It was mid-morning and many chairs beside the outpatient clinic were uncharacteristically vacant.
"I think people waited because of the rain," Dr. Jacklyn Adella says. It was late January, the height of the Indonesian monsoons, and even the relatively arid island of Sumba faced daily downpours.
Adella settled into a small, air-conditioned room at Waitabula's Karitas Hospital as her first patient entered: a 17-year-old, his foot, stitched from a recent motorbike injury, had become infected.
As a nurse squeezed pus from the wound, without anesthetic, the teen writhed. Under-resourced hospitals like Karitas use materials sparingly, including highly regulated painkillers.
Adella gave him two options: have the wound opened and cleaned that afternoon in the operating room (the better choice) or hope antibiotics alone would do the trick. He chose the latter. She made the less-expensive offer knowing he was paying out-of-pocket for treatment. It was a calculated risk because, if the antibiotics didn't work, he'd need another, more-costly visit.
As frustrating as it can be, working in Karitas is exposing Adella to the economic realities of rural Indonesia.
Aiming For A Single-Payer Plan
Since 2014, the world's fourth-largest country in population has attempted to provide universal health care for its quarter-billion citizens, who live across thousands of islands. "Jaminan Kesehatan Nasional" is the name of Indonesia's single-payer health-care program. It is administered by Badan Penyelenggara Jaminan Sosial, the social insurance administration that's referred to as "BPJS."
The government's goal of total enrollment by 2019 is looking overly optimistic. One researcher with the University of Indonesia, Teguh Dartanto, projects full enrollment by 2030.
For those who do enroll, the government takes five percent of their salary, with employers paying the majority of the insurance premium. The self-employed pay a fixed monthly premium. Anyone who can prove their poverty gets a free ride from the government.
Many of Adella's patients don't know about, or haven't bothered with, the lengthy BPJS enrollment. Some don't even have the necessary government ID cards. Traditional healers still command attention, health care isn't addressed until it's an emergency and, finally, many simply cannot afford the monthly fees even though they're only about $2 to $6.
"Before I came to Sumba, I only knew in theory that a lot of people in Indonesia can't afford health care," Adella said. "In Sumba, I see it firsthand."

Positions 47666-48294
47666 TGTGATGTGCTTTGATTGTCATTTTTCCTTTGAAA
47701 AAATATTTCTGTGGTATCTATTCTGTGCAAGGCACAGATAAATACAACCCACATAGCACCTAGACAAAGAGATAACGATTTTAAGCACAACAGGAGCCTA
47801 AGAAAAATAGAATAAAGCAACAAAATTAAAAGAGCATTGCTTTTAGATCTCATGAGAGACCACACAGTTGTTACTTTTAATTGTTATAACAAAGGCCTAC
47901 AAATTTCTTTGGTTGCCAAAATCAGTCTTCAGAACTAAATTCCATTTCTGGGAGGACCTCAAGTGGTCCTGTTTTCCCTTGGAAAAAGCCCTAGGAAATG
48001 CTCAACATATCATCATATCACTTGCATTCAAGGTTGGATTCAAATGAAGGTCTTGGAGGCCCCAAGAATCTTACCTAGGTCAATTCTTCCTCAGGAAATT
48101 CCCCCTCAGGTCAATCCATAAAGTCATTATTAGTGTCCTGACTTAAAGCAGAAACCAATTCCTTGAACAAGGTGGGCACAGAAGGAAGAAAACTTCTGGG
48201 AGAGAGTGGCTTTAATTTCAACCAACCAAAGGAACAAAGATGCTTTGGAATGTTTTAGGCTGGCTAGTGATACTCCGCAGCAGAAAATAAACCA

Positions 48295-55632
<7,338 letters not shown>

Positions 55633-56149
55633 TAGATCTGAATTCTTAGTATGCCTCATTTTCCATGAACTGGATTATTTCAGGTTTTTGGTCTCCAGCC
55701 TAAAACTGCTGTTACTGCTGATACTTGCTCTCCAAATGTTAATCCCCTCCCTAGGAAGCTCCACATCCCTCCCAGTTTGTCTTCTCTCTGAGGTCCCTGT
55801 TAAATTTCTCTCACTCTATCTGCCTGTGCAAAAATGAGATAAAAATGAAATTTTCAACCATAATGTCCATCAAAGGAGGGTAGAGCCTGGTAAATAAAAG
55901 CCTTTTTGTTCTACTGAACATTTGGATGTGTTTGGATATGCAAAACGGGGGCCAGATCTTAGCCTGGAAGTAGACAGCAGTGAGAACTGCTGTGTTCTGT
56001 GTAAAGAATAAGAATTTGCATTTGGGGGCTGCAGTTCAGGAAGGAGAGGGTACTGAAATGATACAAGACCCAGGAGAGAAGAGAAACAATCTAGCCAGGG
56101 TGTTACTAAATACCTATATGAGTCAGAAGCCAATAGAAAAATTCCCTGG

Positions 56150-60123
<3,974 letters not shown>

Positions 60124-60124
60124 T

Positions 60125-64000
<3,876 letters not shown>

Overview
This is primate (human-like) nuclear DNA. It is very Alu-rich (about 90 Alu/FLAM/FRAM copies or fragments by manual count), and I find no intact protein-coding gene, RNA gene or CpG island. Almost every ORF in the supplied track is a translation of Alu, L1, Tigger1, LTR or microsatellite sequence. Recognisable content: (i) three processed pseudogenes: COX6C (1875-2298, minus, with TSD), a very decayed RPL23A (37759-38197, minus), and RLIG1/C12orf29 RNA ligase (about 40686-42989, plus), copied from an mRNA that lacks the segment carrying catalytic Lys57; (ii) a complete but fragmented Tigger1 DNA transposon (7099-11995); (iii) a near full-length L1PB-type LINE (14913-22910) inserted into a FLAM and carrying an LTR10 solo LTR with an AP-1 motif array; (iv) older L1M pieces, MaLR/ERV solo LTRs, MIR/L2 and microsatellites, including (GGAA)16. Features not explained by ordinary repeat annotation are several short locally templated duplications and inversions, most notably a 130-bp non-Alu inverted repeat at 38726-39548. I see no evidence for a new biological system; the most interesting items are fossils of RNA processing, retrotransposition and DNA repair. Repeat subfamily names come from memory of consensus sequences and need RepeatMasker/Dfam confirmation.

Though Waitabula's airport is served by the national air carrier, Garuda Indonesia, it is still a small town with only one stoplight that doesn't appear to be turned on. If Adella wants to cook, she can buy vegetables, live chickens or fish at the roadside market that appears every evening by the stoplight. Corn fields surround the town; three miles from the hospital, subsistence fishermen live in seaside caves.
In January, the pediatric ward of Karitas was filled with children suffering from pneumonia, malaria and malnutrition.
Across the island, the nonprofit Sumba Foundation runs a small malnutrition program feeding 3,000 students per week, rotating a daily meal among 11 schools.
Program manager Rainy Octora says home life can be so dire for big families that students often bring younger siblings to school on meal days. In these large but poor families, older siblings assume parenting roles. With little food at home, the free meal may be the best food they eat all week.
Poverty isn't the only complication to health care. Indonesia is so geographically dispersed that seeing a specialist can require expensive travel to Denpasar or Jakarta. It is also culturally diverse, with more than 300 native languages.
"It strikes me how difficult it is to practice medicine here," Adella said. "It's because of the language — which is because of the lack of education. Some can't even speak Indonesian." So it can be hard to understand the patient or make sure the patient is aware of treatment options.